BLM Oregon/Washington History

In 1812, the General Land Office or GLO was established as a federal agency within the Department of the Treasury. The GLO's primary responsibility was to oversee the survey and sale of lands deemed by the newly formed United States as "public domain" lands. The GLO was eventually transferred to the Department of the Interior in 1849 where it would remain for the next ninety-seven years.

The GLO is an integral piece in the mosaic of Oregon’s history. In 1843, as the GLO entered its third decade of existence, new settlers and immigrants had begun arriving in increasing numbers in the Oregon territory. By 1850, Oregon’s European-American population numbered over 13,000 individuals. While the majority resided in the Willamette Valley, miners from California had begun swarming northward to stake and mine gold and silver claims on streams and mountain sides in southwest Oregon. Statehood would not come for another nine years. Clearing, tilling and farming lands in the valleys and foothills and having established a territorial government, the settlers presumed that the United States’ federal government would act in their behalf and recognize their preemptive claims. Of paramount importance, the settlers’ claims rested on the federal government’s abilities to negotiate future treaties with Indian tribes and to obtain cessions of land—the very lands their new homes, barns and fields were now located on. In 1850, Congress passed an “Act to Create the office of the Surveyor-General of the public lands in Oregon, and to provide for the survey and to make donations to settlers of the said public lands.” On May 5, 1851, John B. Preston-- appointed by President Millard Fillmore as the first Surveyor-General of Oregon-- opened the Territory’s first GLO survey office in Oregon City, the territorial capital. Acting under a number of public land laws, including the 1862 Homestead Act signed by President Abraham Lincoln, the GLO eventually oversaw nearly 33 million acres of public domain land in Oregon conveyed out of federal ownership. Today the imprint of the GLO on Oregon’s landscape is unmistakable in its cardinally-oriented roads and property lines.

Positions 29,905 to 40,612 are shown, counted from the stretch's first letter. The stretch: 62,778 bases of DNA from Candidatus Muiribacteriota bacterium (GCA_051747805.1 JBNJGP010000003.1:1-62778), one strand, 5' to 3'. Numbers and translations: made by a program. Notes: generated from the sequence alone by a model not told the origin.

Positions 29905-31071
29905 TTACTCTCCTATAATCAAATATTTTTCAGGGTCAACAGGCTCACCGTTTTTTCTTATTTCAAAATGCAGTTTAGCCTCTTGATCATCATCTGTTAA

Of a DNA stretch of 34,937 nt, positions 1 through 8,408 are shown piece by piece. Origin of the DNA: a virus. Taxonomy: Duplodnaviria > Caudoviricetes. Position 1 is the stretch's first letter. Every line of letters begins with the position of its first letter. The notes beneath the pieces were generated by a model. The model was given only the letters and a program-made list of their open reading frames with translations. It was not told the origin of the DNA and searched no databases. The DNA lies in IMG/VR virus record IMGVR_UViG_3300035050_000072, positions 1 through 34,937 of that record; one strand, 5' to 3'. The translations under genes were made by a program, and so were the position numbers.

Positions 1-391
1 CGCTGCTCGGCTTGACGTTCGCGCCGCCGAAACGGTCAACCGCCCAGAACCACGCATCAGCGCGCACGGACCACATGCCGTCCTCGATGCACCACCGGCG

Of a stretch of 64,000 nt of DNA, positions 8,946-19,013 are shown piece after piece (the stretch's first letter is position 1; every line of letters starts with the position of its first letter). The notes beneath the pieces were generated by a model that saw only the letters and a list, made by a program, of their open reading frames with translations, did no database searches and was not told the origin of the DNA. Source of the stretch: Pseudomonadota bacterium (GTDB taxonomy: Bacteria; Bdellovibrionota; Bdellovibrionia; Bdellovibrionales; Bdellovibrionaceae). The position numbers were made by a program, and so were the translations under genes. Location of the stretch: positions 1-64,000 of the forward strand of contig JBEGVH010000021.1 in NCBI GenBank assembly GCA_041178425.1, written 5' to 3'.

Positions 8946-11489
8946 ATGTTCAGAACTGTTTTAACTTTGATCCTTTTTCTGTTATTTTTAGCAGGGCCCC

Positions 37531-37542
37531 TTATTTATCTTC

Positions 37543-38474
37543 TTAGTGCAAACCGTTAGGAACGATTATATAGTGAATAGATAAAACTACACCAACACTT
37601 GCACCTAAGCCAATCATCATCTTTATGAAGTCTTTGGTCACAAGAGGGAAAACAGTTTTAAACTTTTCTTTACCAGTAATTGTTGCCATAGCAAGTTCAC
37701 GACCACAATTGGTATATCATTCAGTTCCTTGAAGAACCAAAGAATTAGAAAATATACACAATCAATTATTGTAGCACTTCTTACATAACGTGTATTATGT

However, the story of the GLO in Oregon runs deeper than mapping and surveying the lands. As agents of the United States, GLO surveyors operated under the umbrella of United States’ public land laws and policies and treaty-making with Indian tribes. These laws and policies reflected the nation’s belief in its “manifest destiny” to control, own and dispose of lands in the West to encourage settlement and development. This often came at a serious price to Indian populations from whose ancestral lands the public domain was created. The GLO administered the district land offices until July 16, 1946, when its successor, the Bureau of Land Management (BLM) was created.

Following many years of consolidations and closures, a single land office remained to serve both Oregon and Washington – the Oregon Land Office located in Portland. It was established in 1948 as the lone remaining land office in Oregon. The Washington Land Office, which was established in Spokane in 1949, was consolidated with the Oregon Land Office in 1965. In 1971, the Oregon Land Office was merged with the BLM Oregon/Washington State Office as all remaining federal land offices nationwide were essentially closed and the traditional term “land office” was eliminated with a reorganization of the BLM.

Black and white photo of locals along the Rogue River in Oregon.

Check out BLM Oregon-Washington's fantastic historical photo collection on Flickr.